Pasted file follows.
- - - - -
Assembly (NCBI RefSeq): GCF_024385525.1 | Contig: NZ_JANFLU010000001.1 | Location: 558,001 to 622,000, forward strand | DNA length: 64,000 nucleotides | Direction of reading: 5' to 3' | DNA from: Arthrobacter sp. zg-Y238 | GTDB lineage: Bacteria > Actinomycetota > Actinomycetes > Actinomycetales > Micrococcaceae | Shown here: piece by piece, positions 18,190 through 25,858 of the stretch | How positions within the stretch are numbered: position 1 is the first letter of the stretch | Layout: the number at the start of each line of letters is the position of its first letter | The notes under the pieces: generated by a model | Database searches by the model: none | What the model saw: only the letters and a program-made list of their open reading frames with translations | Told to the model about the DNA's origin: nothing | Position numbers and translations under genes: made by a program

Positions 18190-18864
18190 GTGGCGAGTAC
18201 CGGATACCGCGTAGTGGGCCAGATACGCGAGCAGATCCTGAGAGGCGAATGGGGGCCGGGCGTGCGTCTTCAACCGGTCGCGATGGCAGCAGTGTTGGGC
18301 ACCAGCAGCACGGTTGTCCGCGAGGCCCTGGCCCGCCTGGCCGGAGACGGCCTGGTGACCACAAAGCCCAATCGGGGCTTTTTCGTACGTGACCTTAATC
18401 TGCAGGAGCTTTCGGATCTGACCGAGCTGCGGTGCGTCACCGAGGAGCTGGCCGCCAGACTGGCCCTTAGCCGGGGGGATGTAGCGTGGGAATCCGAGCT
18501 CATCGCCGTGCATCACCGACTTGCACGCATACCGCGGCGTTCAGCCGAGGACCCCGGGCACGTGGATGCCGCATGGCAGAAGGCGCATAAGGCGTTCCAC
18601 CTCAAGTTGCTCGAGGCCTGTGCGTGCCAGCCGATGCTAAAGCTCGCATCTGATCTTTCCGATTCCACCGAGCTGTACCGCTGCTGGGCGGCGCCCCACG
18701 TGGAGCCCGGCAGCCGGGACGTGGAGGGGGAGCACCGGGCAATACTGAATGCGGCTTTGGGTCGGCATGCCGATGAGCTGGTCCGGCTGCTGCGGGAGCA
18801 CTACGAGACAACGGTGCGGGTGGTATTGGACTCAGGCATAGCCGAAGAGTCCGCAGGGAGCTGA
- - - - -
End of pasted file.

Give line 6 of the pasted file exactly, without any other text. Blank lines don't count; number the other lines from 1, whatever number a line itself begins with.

18401 TGCAGGAGCTTTCGGATCTGACCGAGCTGCGGTGCGTCACCGAGGAGCTGGCCGCCAGACTGGCCCTTAGCCGGGGGGATGTAGCGTGGGAATCCGAGCT